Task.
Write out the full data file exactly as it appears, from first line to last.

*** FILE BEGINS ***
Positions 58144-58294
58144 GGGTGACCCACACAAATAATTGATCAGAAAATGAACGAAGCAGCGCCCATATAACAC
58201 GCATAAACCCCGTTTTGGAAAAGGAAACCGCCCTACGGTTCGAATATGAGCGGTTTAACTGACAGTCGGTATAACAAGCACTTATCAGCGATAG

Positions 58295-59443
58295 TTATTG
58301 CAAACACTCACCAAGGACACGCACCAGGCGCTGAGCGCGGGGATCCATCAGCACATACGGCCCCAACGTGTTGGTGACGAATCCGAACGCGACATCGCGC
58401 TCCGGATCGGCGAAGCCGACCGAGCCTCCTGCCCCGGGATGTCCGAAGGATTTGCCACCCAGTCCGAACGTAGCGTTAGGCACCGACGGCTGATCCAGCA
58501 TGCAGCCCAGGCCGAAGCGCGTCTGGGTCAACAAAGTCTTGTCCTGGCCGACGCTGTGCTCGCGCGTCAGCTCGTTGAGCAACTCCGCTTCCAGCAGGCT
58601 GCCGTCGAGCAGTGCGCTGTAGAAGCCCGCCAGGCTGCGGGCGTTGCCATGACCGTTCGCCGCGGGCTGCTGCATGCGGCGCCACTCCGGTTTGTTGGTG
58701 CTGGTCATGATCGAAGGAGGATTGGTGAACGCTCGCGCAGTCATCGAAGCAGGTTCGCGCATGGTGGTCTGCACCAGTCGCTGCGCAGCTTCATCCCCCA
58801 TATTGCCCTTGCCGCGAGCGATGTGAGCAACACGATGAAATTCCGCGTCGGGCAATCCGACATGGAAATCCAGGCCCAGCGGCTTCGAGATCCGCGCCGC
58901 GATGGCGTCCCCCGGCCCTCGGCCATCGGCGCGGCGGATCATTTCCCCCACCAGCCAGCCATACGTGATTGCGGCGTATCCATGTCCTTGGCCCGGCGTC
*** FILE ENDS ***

Positions 58144-58294
58144 GGGTGACCCACACAAATAATTGATCAGAAAATGAACGAAGCAGCGCCCATATAACAC
58201 GCATAAACCCCGTTTTGGAAAAGGAAACCGCCCTACGGTTCGAATATGAGCGGTTTAACTGACAGTCGGTATAACAAGCACTTATCAGCGATAG

Positions 58295-59443
58295 TTATTG
58301 CAAACACTCACCAAGGACACGCACCAGGCGCTGAGCGCGGGGATCCATCAGCACATACGGCCCCAACGTGTTGGTGACGAATCCGAACGCGACATCGCGC
58401 TCCGGATCGGCGAAGCCGACCGAGCCTCCTGCCCCGGGATGTCCGAAGGATTTGCCACCCAGTCCGAACGTAGCGTTAGGCACCGACGGCTGATCCAGCA
58501 TGCAGCCCAGGCCGAAGCGCGTCTGGGTCAACAAAGTCTTGTCCTGGCCGACGCTGTGCTCGCGCGTCAGCTCGTTGAGCAACTCCGCTTCCAGCAGGCT
58601 GCCGTCGAGCAGTGCGCTGTAGAAGCCCGCCAGGCTGCGGGCGTTGCCATGACCGTTCGCCGCGGGCTGCTGCATGCGGCGCCACTCCGGTTTGTTGGTG
58701 CTGGTCATGATCGAAGGAGGATTGGTGAACGCTCGCGCAGTCATCGAAGCAGGTTCGCGCATGGTGGTCTGCACCAGTCGCTGCGCAGCTTCATCCCCCA
58801 TATTGCCCTTGCCGCGAGCGATGTGAGCAACACGATGAAATTCCGCGTCGGGCAATCCGACATGGAAATCCAGGCCCAGCGGCTTCGAGATCCGCGCCGC
58901 GATGGCGTCCCCCGGCCCTCGGCCATCGGCGCGGCGGATCATTTCCCCCACCAGCCAGCCATACGTGATTGCGGCGTATCCATGTCCTTGGCCCGGCGTC